Still, to say that homo sapiens are the most advanced life forms in the nearby universe, a species prepared to annihilate our entire planet in a few short hours, had always been a depressing notion.  And now sitting in front of me in the bow seat, paddling down a river that may have been flowing for tens of thousands of years before the first homo sapiens walked along its shores was someone who may have glimpsed beyond the space-time continuum in which we closet ourselves.  

We floated with the current, flicking our tackle into the shallows and occasionally reeling in a smallmouth. We passed over v-shaped fishing weirs built with stone hundreds if not thousands of years ago by native Americans and perhaps early settlers. The current would force fish into the point of the weir where they could be speared or trapped. The first documentation of these manmade structures in Virginia dates from the 1580's, and evidence of spears created thousands of years ago has been found along the river bottom. It seemed incongruous to be discussing the appearance of something highly sophisticated from another dimension as we worked our way past a Stone Age device in use perhaps as late as the previous century.

Sliding past Locke's Landing and moving towards the Route 7 bridge, I quizzed him on the spaceship, speculating as to what might have been aboard it. His response was to accuse me of paradigm paralysis. I was assuming it was a spacecraft of some kind. Why didn't I consider that it might be a life form or a combination of the two?  Drones are ubiquitous today but not then, and neither of us mentioned that possibility.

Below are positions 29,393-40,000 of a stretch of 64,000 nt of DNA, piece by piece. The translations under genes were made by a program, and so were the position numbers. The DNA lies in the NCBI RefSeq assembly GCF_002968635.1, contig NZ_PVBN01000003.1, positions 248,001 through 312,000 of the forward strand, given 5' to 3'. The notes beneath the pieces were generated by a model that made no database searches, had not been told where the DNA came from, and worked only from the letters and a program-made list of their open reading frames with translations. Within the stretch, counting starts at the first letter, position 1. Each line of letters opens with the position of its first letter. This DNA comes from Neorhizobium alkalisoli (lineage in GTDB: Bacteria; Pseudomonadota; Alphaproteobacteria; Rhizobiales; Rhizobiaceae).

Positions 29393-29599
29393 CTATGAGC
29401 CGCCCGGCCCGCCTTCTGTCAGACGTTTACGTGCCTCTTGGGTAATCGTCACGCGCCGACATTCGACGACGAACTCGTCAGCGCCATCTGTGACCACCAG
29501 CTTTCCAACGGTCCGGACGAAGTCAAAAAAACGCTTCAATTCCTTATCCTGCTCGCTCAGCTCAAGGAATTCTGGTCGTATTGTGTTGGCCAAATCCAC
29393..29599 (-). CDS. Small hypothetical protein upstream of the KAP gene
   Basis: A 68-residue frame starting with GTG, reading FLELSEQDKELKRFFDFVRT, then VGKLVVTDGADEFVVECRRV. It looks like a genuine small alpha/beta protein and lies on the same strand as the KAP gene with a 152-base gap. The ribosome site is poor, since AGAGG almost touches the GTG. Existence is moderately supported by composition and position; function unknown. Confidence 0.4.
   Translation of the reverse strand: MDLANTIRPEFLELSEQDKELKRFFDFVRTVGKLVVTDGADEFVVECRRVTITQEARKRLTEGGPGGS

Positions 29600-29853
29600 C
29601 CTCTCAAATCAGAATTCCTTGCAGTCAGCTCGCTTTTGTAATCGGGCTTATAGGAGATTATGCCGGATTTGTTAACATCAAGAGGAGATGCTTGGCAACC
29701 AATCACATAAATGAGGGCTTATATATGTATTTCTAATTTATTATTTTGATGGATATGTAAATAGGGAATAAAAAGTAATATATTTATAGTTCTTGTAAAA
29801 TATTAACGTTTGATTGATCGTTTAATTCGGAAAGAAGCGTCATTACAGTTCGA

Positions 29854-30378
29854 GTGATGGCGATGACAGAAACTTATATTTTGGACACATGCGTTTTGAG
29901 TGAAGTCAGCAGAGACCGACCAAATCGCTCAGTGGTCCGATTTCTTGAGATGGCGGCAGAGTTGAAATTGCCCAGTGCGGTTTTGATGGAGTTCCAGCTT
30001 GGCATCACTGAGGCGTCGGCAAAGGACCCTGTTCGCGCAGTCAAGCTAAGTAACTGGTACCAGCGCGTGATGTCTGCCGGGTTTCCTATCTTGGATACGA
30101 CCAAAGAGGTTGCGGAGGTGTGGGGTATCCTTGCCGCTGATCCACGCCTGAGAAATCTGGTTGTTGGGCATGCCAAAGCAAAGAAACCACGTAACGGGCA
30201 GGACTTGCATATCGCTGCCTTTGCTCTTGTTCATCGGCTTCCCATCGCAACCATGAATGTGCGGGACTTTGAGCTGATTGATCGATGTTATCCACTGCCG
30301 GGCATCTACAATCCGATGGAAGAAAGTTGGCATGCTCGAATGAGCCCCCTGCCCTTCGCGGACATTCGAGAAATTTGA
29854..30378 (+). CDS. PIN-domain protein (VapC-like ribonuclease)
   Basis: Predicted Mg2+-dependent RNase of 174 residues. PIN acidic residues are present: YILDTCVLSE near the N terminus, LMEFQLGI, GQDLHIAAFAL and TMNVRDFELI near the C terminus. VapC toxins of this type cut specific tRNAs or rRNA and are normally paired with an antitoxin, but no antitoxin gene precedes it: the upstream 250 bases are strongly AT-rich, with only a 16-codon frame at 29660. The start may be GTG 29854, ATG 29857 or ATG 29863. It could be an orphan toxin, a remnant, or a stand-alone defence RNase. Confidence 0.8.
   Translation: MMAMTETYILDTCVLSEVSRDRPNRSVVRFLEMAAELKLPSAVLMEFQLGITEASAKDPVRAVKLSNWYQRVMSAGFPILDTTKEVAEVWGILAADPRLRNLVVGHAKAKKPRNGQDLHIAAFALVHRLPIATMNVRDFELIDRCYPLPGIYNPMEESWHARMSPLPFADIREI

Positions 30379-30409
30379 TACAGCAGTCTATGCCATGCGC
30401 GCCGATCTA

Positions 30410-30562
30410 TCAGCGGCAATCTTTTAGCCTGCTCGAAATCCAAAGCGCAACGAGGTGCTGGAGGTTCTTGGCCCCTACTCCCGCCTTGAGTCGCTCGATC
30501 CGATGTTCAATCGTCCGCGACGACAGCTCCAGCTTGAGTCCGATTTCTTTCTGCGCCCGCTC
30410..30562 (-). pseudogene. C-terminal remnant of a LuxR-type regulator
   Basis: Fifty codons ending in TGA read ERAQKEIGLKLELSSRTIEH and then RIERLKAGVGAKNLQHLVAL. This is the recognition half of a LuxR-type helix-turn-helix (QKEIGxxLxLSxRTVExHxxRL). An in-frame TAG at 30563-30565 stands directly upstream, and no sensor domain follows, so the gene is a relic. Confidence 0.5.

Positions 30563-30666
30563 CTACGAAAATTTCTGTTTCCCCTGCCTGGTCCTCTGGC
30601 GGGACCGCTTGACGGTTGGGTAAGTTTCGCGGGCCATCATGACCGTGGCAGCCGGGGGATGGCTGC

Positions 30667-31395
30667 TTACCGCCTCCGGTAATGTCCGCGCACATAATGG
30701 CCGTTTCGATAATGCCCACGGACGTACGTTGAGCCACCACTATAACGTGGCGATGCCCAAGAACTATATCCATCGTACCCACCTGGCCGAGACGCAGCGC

When I queried him about his mental state following the encounter, he said that for weeks afterwards going outside alone on a dark night on the isolated SAC base spooked him. The clear and unmistakable proof that we earthlings are not alone in the universe had humbled him like nothing else had.  

By early afternoon, we reached the Route 7 bridge and temporarily tied the canoe to the roof of his car. On the way back to my Jeep, I told him that I wanted to put his story in writing if he would be comfortable with that. He said he would. My sense was that this event was a life altering experience for him, and he wanted a 20th century version of a cave painting to document it. I told him that there was too much detail in what I had heard for me to put together a first draft without interviewing him and typing up a transcript. Further, we would need to go back and forth a few times until he was comfortable with my characterization of it. He was agreeable to that as well. 

Once that process was completed, however, he had second thoughts about its release. He was still active in his profession and concerned about his identity being revealed. As a result, the story sat in my computer files for the past 25 years or so.